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Everyone is seemingly reacting to the weird, sad post-game handshake Jacksonville Jaguars coach Urban Meyer offered Tennessee Titans coach Mike Vrabel after a 20-0 whitewashing on Sunday.
It was especially curious considering Vrabel worked with and under Meyer on the Ohio State coaching staff years ago.
But the Meyer story today is not really about the handshake.
It’s about a steady decline of confidence people within the Jaguars organization have in Meyer. It’s about people within the organization — mostly within the personnel department — turning on Meyer and giving information to various people both inside and outside the organization who in turn leaked to the media this weekend.
At its core, the story is really whether Urban Meyer will survive his first year in the NFL as the Jaguars’ coach or be one-and-done.
And on that score, it’s clear Jaguars ownership, which earlier this season had to speak about its trust and respect of Meyer being shaken after the coach’s Ohio bar partying, will have to evaluate whether Meyer remains the right man atop the football side of the organization after this season.
Jags owner Shad Khan, who has been a Meyer fan and supporter, is hoping the season’s final month shows improvement on multiple fronts so his hiring of Meyer won’t seem like another mistake in an already extended line of questionable hires.
Khan would rather not be forced to fire his coach after facing a mountain of reasons to do exactly that, per a source.
But Meyer is making it difficult with the results on the field that suggest players are tuning him out and not playing for him. And then there’s his people skills.
Those questionable skills led to an NFL Network report that cited a heated argument with receiver Marvin Jones and an incident in which Meyer called his assistants “losers” while telling them he’s a winner.
Meyer responded to those issues after the loss to Tennessee. And, by the way, it didn’t go great.
“Yeah, calling someone a loser, that’s inaccurate,” Meyer said. “I have high expectations for our coaches. I’m very demanding of our coaches and expect guys to be held accountable for their positions, and the times when they’re not, we address it.
“Marvin Jones had a conversation because he came to me and said that there was something in the media, and I said, ‘What’s that?’ And I didn’t read it, and he said that people were blaming the receivers for all the issues on offense … We talked about that, and he’s great. We moved on, and he just — one thing about Marvin, and there’s a lot of players, especially these professional veterans, there’s a lot of pride.
“Some guys aren’t used to this, and he’s one of them. But he’s fantastic and we have a fantastic relationship, and I started hearing that, and Marvin looked at me — he walked by yesterday when I saw something on TV, like a heated argument, and he goes, ‘I guess we’re not allowed to talk anymore, are we?’ and started laughing about it. So there’s nothing.”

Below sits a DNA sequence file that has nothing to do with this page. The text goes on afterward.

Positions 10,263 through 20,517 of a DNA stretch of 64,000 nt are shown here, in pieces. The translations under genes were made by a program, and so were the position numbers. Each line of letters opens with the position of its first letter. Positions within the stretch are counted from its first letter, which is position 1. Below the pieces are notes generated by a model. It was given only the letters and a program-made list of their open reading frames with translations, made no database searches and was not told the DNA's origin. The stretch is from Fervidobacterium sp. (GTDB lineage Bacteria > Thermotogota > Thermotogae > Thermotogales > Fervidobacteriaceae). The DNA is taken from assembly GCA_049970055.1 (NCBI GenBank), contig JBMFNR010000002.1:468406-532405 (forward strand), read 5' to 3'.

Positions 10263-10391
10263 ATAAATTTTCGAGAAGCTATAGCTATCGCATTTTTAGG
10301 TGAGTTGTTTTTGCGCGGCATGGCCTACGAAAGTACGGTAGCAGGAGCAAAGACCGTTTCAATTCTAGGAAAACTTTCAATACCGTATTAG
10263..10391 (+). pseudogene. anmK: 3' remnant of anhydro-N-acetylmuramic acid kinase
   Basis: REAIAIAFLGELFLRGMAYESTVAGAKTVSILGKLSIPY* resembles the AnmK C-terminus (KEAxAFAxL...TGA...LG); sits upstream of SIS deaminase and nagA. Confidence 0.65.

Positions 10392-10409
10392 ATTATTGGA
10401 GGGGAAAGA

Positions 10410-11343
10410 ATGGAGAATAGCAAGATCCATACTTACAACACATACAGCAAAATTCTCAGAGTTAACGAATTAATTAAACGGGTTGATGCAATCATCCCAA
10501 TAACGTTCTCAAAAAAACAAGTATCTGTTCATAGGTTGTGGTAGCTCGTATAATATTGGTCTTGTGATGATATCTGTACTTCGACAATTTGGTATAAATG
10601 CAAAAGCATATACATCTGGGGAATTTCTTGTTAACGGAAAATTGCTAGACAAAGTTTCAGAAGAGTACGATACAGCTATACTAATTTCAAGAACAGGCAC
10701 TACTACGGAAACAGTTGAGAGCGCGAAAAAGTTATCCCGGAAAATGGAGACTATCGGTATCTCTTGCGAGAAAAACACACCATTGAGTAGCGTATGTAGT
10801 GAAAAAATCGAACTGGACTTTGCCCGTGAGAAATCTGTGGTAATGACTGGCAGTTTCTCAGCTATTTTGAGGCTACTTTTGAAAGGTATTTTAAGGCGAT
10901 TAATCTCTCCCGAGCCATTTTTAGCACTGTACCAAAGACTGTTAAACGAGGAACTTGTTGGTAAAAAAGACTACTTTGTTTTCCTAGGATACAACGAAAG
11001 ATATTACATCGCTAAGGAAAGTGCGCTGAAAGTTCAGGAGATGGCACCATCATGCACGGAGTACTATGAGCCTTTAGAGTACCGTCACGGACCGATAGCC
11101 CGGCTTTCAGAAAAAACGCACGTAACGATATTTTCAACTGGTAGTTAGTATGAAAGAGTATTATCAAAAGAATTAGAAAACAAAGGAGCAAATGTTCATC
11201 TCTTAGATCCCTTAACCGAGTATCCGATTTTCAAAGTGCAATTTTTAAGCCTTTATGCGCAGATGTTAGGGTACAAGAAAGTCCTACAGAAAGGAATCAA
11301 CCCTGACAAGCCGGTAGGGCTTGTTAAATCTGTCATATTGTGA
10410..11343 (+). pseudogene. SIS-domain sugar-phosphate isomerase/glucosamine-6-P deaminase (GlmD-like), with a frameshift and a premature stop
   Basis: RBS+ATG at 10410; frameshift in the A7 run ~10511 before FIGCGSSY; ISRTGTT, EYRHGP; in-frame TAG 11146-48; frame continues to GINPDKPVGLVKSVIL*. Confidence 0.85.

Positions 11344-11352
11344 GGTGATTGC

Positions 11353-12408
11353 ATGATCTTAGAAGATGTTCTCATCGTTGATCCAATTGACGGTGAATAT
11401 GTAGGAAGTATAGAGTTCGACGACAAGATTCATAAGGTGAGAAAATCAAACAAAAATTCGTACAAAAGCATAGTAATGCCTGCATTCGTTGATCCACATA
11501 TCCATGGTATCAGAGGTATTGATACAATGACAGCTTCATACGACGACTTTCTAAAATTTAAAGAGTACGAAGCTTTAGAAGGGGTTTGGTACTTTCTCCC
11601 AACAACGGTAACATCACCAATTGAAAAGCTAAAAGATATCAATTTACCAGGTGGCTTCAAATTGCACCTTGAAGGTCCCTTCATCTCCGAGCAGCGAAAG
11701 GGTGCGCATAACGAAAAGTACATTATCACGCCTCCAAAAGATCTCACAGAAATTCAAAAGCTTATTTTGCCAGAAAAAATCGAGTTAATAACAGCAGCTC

Well there are leaks. In fact, there’s a flood within the Jaguars organization from people who obviously want Meyer gone.
“I’ve been very blessed. I’ve not really dealt with that,” Meyer said. “I’ve not dealt with, ‘Well, did you hear what he said?’ What? No. Let’s improve on offense and get our quarterback in a position to be successful. That’s our focus.
“What someone’s brother said, or someone said someone said, that will occupy very little of my time. And if there is a source, that source is unemployed. I mean, within seconds, if there’s some source that’s doing that.”
Broncos Remember Demaryius Thomas In Amazing Way
The best thing we saw on Sunday was how the Denver Broncos opened their game with a tribute to fallen former star and teammate Demaryius Thomas, who died last week at the age of 33.
A touchback on the opening kickoff gave the Broncos the football at their own 25 yard line and coach Vic Fangio sent 10 players onto the field for the first play.
The 10 men, signaling the obvious absence of the fallen Thomas, stood motionless until the play clock ran out.
The Broncos were called for delay of game and Detroit coach Dan Campbell declined the penalty.
It was thoughtful and heartfelt and, well, perfect.
“I talked to Dan Campbell and he agreed not to accept the penalty, a classy move on his part,” Denver coach Vic Fangio said.
The coach added that even referee John Hussey was aware and “in on” allowing the penalty.
“He [Fangio] reached out to me [the day before the game], which I appreciated,” Campbell said. “That was for him. That’s for DT. That’s who I did that for.”
The Broncos scored on that opening possession that included the 10-man tribute.
And Thomas’s memory was everywhere on Sunday. The final Denver drive that led to a touchdown went 88 yards, the number jersey Thomas wore.
The Broncos beat the Lions in this game. The Broncos’ organization, stricken by grief following the Thomas passing, showed great grace from start to finish.
Follow on Twitter: @ArmandoSalguero